Read this article and you will soon get a sense of what busy bees they must have been over at the United States Department of War within that year and a half following the close of World War One. General Amos A. Fries and the lads attached to the Chemical Warfare Service had been applying much cranium power to all matters involving mustard gas, tear gas, Lewisite and White Phosphorus. Much of the post-war dollar was devoted to making ships impervious to gas attacks, masks and uniforms suited to withstand nerve agents and offensive aircraft capable of deploying chemical bombs.
"As to the effectiveness of phosphorous and thermit against machine-gun nests, there is no recorded instance where our gas troops failed to silence German machine-gun nests once they were located...In the next war, no matter how soon it may occur, a deadly composition called Lewisite will be used with far more devastating effect than that of mustard gas."
The article attached concerns the past and future of chemical warfare (at least as this was understood in 1922) and was written by Captain J.M. Scammell, Brit who wrote a good deal on the matter throughout much of the Twenties and Thirties. Like so many other articles we find from the immediate post-war period, Captain Scammell argued that chemical warfare can be one of the most humane options available to a general:
"The really significant figures are those showing that while gas caused 27.3 percent of all casualties, of these only 1.87 percent died! That is less than one-twelfth the percentage that died from the effects of other wounds. Gas, moreover, does not mutilate or disfigure..."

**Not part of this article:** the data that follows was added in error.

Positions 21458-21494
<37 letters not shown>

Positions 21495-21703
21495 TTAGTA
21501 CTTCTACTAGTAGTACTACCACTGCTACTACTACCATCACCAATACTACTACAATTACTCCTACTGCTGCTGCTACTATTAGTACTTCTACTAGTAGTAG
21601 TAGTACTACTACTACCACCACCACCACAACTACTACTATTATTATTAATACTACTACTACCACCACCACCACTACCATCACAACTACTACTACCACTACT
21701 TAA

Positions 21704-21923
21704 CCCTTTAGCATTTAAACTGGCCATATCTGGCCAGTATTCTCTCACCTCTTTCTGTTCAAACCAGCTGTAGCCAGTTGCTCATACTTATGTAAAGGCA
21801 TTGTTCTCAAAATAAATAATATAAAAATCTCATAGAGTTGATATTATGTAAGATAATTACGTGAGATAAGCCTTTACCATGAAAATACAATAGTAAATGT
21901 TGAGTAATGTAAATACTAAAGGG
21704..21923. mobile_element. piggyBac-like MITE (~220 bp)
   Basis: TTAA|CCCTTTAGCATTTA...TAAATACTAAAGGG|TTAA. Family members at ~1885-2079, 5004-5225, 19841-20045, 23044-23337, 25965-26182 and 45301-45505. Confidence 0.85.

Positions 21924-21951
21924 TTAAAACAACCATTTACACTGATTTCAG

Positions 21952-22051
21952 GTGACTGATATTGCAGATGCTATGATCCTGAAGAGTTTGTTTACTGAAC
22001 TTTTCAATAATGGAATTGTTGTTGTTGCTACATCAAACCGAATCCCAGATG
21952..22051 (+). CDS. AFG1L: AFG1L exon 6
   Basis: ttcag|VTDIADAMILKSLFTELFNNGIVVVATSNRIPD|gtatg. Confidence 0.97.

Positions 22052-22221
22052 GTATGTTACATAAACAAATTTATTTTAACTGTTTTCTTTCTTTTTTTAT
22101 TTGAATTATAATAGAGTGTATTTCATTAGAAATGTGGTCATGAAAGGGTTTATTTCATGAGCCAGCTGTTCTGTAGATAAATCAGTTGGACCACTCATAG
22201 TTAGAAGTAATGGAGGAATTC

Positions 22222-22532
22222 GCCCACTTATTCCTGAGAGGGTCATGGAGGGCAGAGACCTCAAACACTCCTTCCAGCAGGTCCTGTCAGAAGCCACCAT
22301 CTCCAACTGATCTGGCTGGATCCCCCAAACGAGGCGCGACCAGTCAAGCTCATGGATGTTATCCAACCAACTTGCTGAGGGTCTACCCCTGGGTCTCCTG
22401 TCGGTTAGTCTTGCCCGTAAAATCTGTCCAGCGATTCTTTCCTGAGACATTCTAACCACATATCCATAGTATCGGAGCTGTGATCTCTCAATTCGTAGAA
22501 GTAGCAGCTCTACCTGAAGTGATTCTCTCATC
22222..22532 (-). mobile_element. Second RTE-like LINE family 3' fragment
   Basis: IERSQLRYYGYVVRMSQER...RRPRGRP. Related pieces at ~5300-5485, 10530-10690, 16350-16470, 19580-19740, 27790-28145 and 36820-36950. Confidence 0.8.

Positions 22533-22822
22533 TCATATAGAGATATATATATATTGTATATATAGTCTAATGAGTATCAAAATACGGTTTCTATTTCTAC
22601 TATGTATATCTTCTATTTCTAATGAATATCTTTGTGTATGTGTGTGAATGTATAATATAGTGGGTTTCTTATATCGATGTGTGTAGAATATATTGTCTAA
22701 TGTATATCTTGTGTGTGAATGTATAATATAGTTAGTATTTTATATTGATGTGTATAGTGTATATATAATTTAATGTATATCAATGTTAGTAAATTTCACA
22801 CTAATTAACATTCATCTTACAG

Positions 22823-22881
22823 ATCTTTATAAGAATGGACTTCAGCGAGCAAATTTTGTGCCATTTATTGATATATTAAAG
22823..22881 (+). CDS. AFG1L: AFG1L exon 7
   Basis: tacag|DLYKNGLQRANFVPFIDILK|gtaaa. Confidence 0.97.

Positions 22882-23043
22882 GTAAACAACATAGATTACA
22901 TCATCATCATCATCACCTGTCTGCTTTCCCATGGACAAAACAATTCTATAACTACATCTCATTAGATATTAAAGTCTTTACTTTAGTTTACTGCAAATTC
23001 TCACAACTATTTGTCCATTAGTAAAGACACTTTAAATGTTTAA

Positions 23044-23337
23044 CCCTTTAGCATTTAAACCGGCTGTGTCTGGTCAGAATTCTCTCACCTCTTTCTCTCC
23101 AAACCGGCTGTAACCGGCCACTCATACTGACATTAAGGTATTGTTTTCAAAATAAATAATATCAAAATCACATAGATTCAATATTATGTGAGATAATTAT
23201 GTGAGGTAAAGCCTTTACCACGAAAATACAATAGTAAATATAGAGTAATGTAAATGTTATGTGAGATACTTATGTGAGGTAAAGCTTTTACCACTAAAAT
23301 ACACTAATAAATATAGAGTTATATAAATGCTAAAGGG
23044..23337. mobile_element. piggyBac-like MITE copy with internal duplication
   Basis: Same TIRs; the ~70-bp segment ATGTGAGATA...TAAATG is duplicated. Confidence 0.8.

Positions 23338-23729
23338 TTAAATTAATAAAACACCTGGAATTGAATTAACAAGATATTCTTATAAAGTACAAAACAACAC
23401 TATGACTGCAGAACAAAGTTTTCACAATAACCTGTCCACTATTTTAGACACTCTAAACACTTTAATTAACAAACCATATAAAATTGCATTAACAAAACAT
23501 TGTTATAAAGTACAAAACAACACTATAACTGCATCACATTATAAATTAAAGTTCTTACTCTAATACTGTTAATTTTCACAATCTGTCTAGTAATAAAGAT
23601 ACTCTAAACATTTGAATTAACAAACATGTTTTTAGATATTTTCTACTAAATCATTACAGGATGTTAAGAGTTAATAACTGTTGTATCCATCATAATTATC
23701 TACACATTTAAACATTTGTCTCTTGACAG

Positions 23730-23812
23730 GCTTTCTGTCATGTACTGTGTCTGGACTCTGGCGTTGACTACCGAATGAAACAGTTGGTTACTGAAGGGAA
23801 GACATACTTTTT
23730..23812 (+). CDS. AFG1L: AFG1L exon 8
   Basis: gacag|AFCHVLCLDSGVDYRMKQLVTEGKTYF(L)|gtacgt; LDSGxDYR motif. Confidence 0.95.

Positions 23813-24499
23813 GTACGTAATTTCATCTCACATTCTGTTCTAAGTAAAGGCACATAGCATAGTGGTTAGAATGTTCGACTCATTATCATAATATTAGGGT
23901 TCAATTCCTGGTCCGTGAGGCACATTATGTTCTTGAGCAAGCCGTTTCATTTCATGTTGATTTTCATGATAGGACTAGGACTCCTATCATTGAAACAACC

A 1918 NEW YORK TIMES article that reported on the expectations among the French and British for the United States to both use and manufacture mustard gas now that they have joined the war against Imperial Germany. The reporter went to some length elucidating as to the nasty, obscene and vile nature of mustard gas:
"Several months ago when I was making an experiment, some mustard gas got between two of my fingers. It was so little that it escaped notice. It was not until 9 o'clock that night that my hand began to look puffy. The next morning it was badly blistered."
A cartoon by Alban B. Butler illustrating the overwhelming sense of glee that overcame American 1st Division artillerymen of World War I when they were charged with the task of firing the very first mustard gas shells ever to be fired by U.S. forces:
"For months Americans had suffered from repeated concentrations of German mustard gas without the chance to retaliate in kind.
(No date was given)
The attached article, "How Well Our Chemical Industry Has Been Mobilized for War" is an abstract from a 1917 issue of THE JOURNAL OF COMMERCE which discussed how readily American chemists embraced their roll after the United States committed itself to the war.
There is much talk of the procurement of potash, toluol and trinitrotoluol which were necessary elements in the manufacture of gas.
When the United States Congress declared war on Imperial Germany in April of 1917, the New York pamphleteer Halsey William Wilson (1868 - 1954) wasted little time in collecting a list of the numerous war crimes committed by the Germans up to that time in order to launch a mass printing of a 31 page pamphlet that would sell for five cents each. The heinous use of poison gas was listed on page nine.